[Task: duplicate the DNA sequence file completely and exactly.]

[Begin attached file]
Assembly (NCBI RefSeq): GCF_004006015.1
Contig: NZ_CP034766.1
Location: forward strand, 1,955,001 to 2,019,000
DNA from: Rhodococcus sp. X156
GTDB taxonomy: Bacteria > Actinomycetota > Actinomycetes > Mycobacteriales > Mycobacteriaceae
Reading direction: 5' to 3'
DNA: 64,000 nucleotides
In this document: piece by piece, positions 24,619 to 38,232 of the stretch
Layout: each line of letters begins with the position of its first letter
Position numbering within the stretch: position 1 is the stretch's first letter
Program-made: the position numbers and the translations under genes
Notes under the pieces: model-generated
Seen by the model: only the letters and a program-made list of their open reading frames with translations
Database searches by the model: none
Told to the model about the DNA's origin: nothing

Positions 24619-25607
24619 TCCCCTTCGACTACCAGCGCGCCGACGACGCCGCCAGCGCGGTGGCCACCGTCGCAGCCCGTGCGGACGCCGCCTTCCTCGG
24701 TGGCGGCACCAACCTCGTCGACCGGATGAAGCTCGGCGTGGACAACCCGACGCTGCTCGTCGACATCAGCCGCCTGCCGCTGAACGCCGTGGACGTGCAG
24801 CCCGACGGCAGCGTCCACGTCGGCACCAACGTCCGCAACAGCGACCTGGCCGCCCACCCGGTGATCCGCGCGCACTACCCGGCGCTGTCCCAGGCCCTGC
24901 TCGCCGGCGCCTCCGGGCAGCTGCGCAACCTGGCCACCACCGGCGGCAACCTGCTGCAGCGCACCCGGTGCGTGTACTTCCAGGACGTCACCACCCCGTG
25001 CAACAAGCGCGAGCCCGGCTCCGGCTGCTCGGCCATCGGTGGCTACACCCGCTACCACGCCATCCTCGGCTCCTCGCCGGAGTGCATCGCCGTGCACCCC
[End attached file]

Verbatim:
Assembly (NCBI RefSeq): GCF_004006015.1
Contig: NZ_CP034766.1
Location: forward strand, 1,955,001 to 2,019,000
DNA from: Rhodococcus sp. X156
GTDB taxonomy: Bacteria > Actinomycetota > Actinomycetes > Mycobacteriales > Mycobacteriaceae
Reading direction: 5' to 3'
DNA: 64,000 nucleotides
In this document: piece by piece, positions 24,619 to 38,232 of the stretch
Layout: each line of letters begins with the position of its first letter
Position numbering within the stretch: position 1 is the stretch's first letter
Program-made: the position numbers and the translations under genes
Notes under the pieces: model-generated
Seen by the model: only the letters and a program-made list of their open reading frames with translations
Database searches by the model: none
Told to the model about the DNA's origin: nothing

Positions 24619-25607
24619 TCCCCTTCGACTACCAGCGCGCCGACGACGCCGCCAGCGCGGTGGCCACCGTCGCAGCCCGTGCGGACGCCGCCTTCCTCGG
24701 TGGCGGCACCAACCTCGTCGACCGGATGAAGCTCGGCGTGGACAACCCGACGCTGCTCGTCGACATCAGCCGCCTGCCGCTGAACGCCGTGGACGTGCAG
24801 CCCGACGGCAGCGTCCACGTCGGCACCAACGTCCGCAACAGCGACCTGGCCGCCCACCCGGTGATCCGCGCGCACTACCCGGCGCTGTCCCAGGCCCTGC
24901 TCGCCGGCGCCTCCGGGCAGCTGCGCAACCTGGCCACCACCGGCGGCAACCTGCTGCAGCGCACCCGGTGCGTGTACTTCCAGGACGTCACCACCCCGTG
25001 CAACAAGCGCGAGCCCGGCTCCGGCTGCTCGGCCATCGGTGGCTACACCCGCTACCACGCCATCCTCGGCTCCTCGCCGGAGTGCATCGCCGTGCACCCC